Bekenstein and Hawking derived the expression for black hole entropy as, $$ S_{BH}={c^3 A\over 4 G \hbar}. $$ We know from the hindsight that entropy has statistical interpretation. It is a measure of possible number of microstates that is consistent with a particular macrostate. My question is how far string theory predict this result.


In 1996, Strominger and Vafa showed that there are indeed $C\cdot \exp(c^3 A / 4G\hbar)$ microstates ($C$ is a subleading factor not affecting entropy) in a particular extremal black hole with a macroscopic horizon in five-dimensional spacetime.


This work has been followed by 1,600+ other papers


which have extended this work to various near-extremal, non-extremal black holes, seven-parameter families of black holes (in various dimensions), and even rotating black holes in an ordinary four-dimensional spacetime (which only borrows some "core" of the string calculation). In all of them, the Bekenstein-Hawking entropy has been confirmed by a calculation that is a priori totally different and independent so all these matches look like small miracles (although they directly follow from string theory's consistency as a theory of quantum gravity).

Also, for certain black holes, infinitely many subleading corrections have been calculated and compared with general relativity (Wald's formula). Grey body factors have been computed microscopically, too. Some correct quantitative behavior of black holes and their microstates has also been verified in AdS/CFT, Matrix theory, and other approaches.

Most typically, the exponentially large number of microstates is counted by Cardy's formula, an expression for the density of high-energy states in a conformal field theory.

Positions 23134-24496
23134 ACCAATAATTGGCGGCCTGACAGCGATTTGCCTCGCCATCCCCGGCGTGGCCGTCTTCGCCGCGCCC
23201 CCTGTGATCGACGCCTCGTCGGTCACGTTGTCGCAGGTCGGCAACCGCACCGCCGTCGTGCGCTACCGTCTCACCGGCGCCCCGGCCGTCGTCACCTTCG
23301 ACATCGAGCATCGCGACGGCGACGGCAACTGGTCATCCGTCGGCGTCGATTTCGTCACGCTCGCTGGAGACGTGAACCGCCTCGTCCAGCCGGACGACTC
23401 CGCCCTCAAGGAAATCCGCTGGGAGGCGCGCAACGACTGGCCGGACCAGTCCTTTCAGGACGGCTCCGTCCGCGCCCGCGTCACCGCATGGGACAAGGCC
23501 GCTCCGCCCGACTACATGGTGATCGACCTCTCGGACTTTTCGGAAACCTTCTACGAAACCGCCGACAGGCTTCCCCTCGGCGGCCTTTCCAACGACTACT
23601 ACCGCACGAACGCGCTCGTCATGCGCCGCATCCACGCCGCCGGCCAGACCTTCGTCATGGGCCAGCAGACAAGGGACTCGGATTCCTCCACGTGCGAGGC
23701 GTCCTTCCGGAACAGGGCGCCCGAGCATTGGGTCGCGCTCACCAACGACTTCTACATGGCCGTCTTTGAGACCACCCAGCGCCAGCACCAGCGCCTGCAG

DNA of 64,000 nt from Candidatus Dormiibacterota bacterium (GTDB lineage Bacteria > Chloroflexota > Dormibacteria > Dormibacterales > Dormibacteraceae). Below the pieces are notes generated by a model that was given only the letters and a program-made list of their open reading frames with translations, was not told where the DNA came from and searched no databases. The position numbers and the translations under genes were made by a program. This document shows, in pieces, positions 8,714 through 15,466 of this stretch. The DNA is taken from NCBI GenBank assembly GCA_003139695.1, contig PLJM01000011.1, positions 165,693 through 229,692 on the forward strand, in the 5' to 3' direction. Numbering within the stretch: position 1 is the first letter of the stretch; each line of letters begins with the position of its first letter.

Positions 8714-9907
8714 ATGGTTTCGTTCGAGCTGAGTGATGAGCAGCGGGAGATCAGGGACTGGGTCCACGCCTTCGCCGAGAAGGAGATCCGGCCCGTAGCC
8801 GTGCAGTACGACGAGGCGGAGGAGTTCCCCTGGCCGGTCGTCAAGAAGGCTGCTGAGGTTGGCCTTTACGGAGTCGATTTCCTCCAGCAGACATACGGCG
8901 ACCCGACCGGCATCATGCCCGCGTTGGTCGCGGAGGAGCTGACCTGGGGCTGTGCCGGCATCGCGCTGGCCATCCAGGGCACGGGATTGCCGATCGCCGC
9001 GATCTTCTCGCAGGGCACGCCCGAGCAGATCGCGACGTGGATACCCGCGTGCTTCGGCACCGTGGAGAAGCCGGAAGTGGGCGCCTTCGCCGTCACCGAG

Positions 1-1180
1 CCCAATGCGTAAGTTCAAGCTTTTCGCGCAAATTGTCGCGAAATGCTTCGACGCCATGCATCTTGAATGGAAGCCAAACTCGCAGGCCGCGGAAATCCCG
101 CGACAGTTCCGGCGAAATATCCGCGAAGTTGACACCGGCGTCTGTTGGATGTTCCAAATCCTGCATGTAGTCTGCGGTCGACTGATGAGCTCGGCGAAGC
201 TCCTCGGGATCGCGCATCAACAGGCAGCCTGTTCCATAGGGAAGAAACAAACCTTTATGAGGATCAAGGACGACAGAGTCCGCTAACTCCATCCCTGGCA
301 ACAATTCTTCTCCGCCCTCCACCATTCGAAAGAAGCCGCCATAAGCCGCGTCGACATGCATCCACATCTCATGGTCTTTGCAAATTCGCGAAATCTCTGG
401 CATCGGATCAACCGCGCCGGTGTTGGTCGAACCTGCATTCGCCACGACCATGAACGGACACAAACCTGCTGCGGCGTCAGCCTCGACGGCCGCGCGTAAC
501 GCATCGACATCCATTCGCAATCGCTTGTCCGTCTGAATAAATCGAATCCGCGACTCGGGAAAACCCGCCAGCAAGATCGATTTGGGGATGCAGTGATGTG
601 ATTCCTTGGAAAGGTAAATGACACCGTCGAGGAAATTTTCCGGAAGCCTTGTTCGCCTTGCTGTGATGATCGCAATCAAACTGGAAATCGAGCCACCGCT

Today, there's no reasonable doubt that string theory correctly and microscopically reproduces thermodynamics of all black holes that appear as its classical solutions. It's also the only approach where the correct black hole entropy could have been calculated microscopically. That doesn't mean that everything has been understood about black holes in string theory; the recent controversy about firewalls is an example of that.


I just want to add to Lumo's answer: The paper by vafa and Strominger instigated a lot of work in determining the statistical formulation of entropy in black holes. Although it must be pointed out that most of these are for cases with supersymmtry and (near) extremal conditions at small couplings. There has also been work in trying to address the microscopic description of black holes at large couplings and this is the Fuzzball paradigm by Mathur, Lunin et.al. This argument bypasses the firewall and has had a lot of success in reproducing the correct thermal spectrum of Hawking radiation.


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